There’s also some evidence, said Busse, that frequent marijuana use can change the structure of the brain.

“What we don’t know is, how long do those changes last? Are they linked to true changes in behaviour, and do they reverse after a person stops using the drug?”

The Canadian Psychiatric Association was concerned enough about the potential effects of chronic marijuana use on young people’s brains to issue a position statement in 2017 recommending that the legal age be set at 21 and that restrictions be placed on the amount and potency of what people can buy until the age of 25. These recommendations have not been followed.

WATCH: What Canadians need to know about recreational marijuana come legalization

Busse is concerned by the survey’s finding that nearly half of adults who consume marijuana daily have children in their households. “We don’t know enough about the effects of second-hand smoke.” Also, many edible products, like candies, can appeal to children and increase their risk of overdose.

While overdoses aren’t fatal, they could involve hallucinations and warrant a visit to the emergency room, he said.

Also, the more often you use marijuana, the more likely you are to become dependent, he said.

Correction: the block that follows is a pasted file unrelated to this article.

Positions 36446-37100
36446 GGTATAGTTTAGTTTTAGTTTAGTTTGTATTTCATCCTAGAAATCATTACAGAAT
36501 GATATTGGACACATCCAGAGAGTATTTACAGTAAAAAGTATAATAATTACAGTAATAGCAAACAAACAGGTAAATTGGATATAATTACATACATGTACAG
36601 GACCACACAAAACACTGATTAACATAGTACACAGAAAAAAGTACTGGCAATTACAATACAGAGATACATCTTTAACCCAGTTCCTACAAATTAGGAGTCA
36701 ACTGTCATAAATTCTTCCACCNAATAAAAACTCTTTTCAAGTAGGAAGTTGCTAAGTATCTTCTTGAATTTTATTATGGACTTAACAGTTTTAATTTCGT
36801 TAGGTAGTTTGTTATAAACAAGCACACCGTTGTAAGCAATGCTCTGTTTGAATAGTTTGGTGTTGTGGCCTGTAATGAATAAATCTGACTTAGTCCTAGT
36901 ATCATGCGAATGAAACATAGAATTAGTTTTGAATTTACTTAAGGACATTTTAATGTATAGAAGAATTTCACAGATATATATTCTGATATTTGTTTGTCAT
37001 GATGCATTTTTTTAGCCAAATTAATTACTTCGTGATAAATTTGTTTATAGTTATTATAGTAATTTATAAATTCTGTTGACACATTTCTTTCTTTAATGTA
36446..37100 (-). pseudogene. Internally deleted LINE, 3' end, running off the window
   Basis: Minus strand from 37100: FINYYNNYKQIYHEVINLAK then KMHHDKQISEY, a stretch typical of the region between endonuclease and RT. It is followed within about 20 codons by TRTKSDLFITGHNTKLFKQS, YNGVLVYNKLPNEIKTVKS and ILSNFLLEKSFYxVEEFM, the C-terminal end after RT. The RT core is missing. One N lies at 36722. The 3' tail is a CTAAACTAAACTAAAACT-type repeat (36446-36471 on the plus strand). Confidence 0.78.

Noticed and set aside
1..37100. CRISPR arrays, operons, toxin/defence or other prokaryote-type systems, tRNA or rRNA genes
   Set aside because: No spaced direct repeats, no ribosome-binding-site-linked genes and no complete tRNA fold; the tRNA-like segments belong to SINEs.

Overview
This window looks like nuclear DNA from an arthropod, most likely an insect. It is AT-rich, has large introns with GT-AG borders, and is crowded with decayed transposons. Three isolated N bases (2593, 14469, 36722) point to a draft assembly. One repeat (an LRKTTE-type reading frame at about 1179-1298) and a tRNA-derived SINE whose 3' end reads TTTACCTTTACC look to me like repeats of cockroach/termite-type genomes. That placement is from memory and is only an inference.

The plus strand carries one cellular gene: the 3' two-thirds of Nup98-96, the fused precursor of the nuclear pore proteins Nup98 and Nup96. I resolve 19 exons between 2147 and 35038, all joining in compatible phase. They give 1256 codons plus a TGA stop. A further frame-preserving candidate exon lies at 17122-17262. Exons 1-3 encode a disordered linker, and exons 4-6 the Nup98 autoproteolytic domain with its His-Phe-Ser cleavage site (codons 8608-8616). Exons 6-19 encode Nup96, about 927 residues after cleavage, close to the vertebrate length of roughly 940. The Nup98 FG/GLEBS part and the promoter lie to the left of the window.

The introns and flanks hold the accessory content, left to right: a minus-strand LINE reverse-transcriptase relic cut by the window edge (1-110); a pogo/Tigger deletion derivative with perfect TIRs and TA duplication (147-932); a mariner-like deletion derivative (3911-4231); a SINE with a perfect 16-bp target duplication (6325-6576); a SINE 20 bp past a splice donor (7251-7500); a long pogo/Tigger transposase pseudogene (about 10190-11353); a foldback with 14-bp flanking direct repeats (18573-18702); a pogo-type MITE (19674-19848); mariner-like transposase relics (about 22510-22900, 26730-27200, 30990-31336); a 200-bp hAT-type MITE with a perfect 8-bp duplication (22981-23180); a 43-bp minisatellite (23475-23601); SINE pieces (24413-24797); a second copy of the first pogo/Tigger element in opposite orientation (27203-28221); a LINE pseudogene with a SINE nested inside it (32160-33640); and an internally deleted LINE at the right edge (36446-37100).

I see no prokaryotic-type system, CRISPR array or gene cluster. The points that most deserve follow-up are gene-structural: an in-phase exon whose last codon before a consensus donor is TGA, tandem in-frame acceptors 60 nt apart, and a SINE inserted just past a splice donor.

“Once you become a chronic user it’s often hard to step away from that chronic use.”

Around one in 10 chronic users will become dependent, he said. That means stopping the drug would be difficult and people may experience withdrawal symptoms like loss of appetite, anxiety and sleep disturbance.

So how often should you consume marijuana, to mitigate these risks? The science isn’t there to tell you yet, Busse said.

“I do think that if individuals are able to reduce the frequency of consumption, it stands to reason that they would also be able to lower their risk of some of these adverse events.”

He’s happy to see that most people are unlikely to start using marijuana if they aren’t already. According to the Ipsos survey, 84 per cent of people say their frequency of use will remain about the same after legalization. Most people who aren’t currently using it say their habits won’t change.

Exclusive Global News Ipsos polls are protected by copyright. The information and/or data may only be rebroadcast or republished with full and proper credit and attribution to “Global News Ipsos.”

This Ipsos poll on behalf of Global News was an online survey of 2,000 Canadians conducted between Oct. 5-9. The results were weighted to better reflect the composition of the adult Canadian population, according to census data. The precision of Ipsos online polls is measured using a credibility interval. In this case, the poll is considered accurate to within plus or minus 2.5 percentage points, 19 times out of 20.

Frequent use of marijuana may raise your risk of cognitive impacts, respiratory issues and dependence, researchers say.